I had a little trouble at customs. When I told the U.S. customs agent that I was just crossing back into the United States to visit the corners of North Dakota and Minnesota, he was instantly suspicious of me and asked me to park my vehicle where he inspected my bags and asked me to empty my pockets. He took my driver's license and walked back into the office. I must have sat in the car for about 15 minutes before he returned. Apologizing for the wait, he explained that people don't normally duck across the border for such a brief visit unless they're trafficking drugs. It didn't even occur to me until then that the reason I gave him for crossing the border did, in fact, seem suspect. Lesson learned. He waved me through, and I officially marked North Dakota as the 10th state.
Just a few miles into the state along I-29, I exited at Pembina and headed east across the Red River into Minnesota. North Dakota S.R. 59 turned into Minnesota S.R. 171 as soon as I crossed the river. There was no "Welcome to Minnesota" sign there. The photo below was the only evidence I had that I was indeed in the state, which I then counted as number 11.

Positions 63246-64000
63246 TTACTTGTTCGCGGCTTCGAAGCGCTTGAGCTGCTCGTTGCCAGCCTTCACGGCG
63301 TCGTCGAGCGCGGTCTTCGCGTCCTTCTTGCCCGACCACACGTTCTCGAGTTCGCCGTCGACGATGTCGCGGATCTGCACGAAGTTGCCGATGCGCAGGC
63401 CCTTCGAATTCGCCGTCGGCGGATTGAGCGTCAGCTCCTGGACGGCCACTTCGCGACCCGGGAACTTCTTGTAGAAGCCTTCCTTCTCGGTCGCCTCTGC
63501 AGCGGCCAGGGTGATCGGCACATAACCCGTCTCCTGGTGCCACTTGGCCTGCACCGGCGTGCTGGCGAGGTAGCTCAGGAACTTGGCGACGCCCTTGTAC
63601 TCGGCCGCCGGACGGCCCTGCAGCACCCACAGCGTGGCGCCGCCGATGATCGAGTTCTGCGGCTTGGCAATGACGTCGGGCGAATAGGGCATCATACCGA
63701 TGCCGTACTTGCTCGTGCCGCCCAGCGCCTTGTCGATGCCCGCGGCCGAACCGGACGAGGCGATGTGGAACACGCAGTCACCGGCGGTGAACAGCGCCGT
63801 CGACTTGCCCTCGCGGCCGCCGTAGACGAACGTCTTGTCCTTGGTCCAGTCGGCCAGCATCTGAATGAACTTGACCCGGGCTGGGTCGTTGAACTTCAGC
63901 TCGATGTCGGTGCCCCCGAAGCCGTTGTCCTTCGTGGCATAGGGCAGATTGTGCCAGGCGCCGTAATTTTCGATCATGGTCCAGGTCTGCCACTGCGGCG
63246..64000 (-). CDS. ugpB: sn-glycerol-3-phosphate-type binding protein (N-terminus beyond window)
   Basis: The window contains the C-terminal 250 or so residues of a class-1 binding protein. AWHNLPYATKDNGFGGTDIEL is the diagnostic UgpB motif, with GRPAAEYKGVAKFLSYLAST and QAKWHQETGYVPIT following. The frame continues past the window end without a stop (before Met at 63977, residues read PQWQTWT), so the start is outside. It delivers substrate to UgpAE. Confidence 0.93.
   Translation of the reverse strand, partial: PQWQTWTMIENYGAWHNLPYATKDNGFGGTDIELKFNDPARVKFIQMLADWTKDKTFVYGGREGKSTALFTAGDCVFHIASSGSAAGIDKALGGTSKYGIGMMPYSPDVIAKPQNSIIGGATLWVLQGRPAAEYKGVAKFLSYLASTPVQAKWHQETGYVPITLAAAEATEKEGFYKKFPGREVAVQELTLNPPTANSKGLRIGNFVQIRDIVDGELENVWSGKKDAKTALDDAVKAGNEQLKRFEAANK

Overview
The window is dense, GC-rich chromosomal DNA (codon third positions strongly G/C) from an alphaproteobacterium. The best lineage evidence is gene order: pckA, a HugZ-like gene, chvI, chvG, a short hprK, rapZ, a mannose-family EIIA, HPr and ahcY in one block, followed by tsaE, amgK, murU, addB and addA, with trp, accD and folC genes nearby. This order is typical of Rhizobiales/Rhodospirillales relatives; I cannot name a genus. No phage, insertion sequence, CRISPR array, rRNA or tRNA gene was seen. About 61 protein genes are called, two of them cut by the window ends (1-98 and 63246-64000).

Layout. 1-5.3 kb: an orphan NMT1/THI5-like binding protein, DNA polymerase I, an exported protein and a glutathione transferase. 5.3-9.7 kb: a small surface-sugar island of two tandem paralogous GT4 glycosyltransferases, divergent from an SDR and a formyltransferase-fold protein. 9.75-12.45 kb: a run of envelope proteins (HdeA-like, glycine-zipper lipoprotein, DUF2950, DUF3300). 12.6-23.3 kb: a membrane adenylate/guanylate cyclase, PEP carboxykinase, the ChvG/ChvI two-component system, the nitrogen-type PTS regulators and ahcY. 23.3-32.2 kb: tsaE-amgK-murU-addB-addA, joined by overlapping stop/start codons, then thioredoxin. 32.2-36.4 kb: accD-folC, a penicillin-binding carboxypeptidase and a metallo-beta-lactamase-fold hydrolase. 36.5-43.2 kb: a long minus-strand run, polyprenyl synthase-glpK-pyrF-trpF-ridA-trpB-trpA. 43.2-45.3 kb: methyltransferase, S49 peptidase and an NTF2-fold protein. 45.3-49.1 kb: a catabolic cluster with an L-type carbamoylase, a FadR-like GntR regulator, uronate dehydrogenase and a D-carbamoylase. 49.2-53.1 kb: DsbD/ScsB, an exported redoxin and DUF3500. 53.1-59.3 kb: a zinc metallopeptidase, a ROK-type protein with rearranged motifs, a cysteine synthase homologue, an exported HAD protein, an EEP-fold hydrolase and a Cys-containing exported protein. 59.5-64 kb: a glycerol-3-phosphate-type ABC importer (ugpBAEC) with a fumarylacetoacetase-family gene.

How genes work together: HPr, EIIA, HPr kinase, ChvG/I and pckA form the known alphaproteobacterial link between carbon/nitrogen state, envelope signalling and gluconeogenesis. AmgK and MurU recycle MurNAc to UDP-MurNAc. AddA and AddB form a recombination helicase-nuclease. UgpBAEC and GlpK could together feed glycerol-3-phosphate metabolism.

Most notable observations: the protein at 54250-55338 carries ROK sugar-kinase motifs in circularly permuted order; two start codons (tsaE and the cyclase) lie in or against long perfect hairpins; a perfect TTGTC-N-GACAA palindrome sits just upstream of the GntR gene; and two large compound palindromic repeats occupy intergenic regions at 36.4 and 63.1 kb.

In less than a half hour, I added two more states to the done column. As soon as I crossed into Minnesota, I connected with U.S. 75, turned north and headed back into Canada at Emerson, MB. Unlike my journey southward, my crossing at the Canadian customs checkpoint back into Manitoba went very smoothly.
Back in Winnipeg, I picked up the rest of my things at the Via Rail station and then checked into the youth hostel, which turned out to be very close to the city center. It was also a bargain at $10/night and a necessary downgrade to offset the expense of the rental car, which I still had for another day. For the remainder of the day, I wandered around the city, gravitating once again to the Legislative Building where I could enjoy some peace and solitude. I was utterly alone in the cavernous Legislative Building. One of the more interesting observations I made while walking around the city was the curious presence of electrical outlets in the stalls of most parking lots. The winters in Winnipeg can be cold and brutal, or so I am told. It gets so cold there that it is necessary to plug your vehicle in to keep the fluids of your car's engine from freezing. I learned later that these outlets are common fixtures of parking lots all around Minnesota and North Dakota, as well. And when I started really looking, I noticed lots of cars with plugs protruding from their grille.